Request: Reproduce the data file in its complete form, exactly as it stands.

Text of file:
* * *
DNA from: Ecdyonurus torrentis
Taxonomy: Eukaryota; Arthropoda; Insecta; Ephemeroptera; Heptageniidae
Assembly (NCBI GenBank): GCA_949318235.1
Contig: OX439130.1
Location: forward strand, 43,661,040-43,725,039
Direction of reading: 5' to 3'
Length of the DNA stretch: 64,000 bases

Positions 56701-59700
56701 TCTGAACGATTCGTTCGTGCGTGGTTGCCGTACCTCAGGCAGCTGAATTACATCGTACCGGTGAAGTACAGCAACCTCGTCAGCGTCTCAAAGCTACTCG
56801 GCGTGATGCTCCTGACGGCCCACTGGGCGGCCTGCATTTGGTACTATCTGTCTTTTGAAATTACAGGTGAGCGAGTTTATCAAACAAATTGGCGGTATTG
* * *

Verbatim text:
DNA from: Ecdyonurus torrentis
Taxonomy: Eukaryota; Arthropoda; Insecta; Ephemeroptera; Heptageniidae
Assembly (NCBI GenBank): GCA_949318235.1
Contig: OX439130.1
Location: forward strand, 43,661,040-43,725,039
Direction of reading: 5' to 3'
Length of the DNA stretch: 64,000 bases

Positions 56701-59700
56701 TCTGAACGATTCGTTCGTGCGTGGTTGCCGTACCTCAGGCAGCTGAATTACATCGTACCGGTGAAGTACAGCAACCTCGTCAGCGTCTCAAAGCTACTCG
56801 GCGTGATGCTCCTGACGGCCCACTGGGCGGCCTGCATTTGGTACTATCTGTCTTTTGAAATTACAGGTGAGCGAGTTTATCAAACAAATTGGCGGTATTG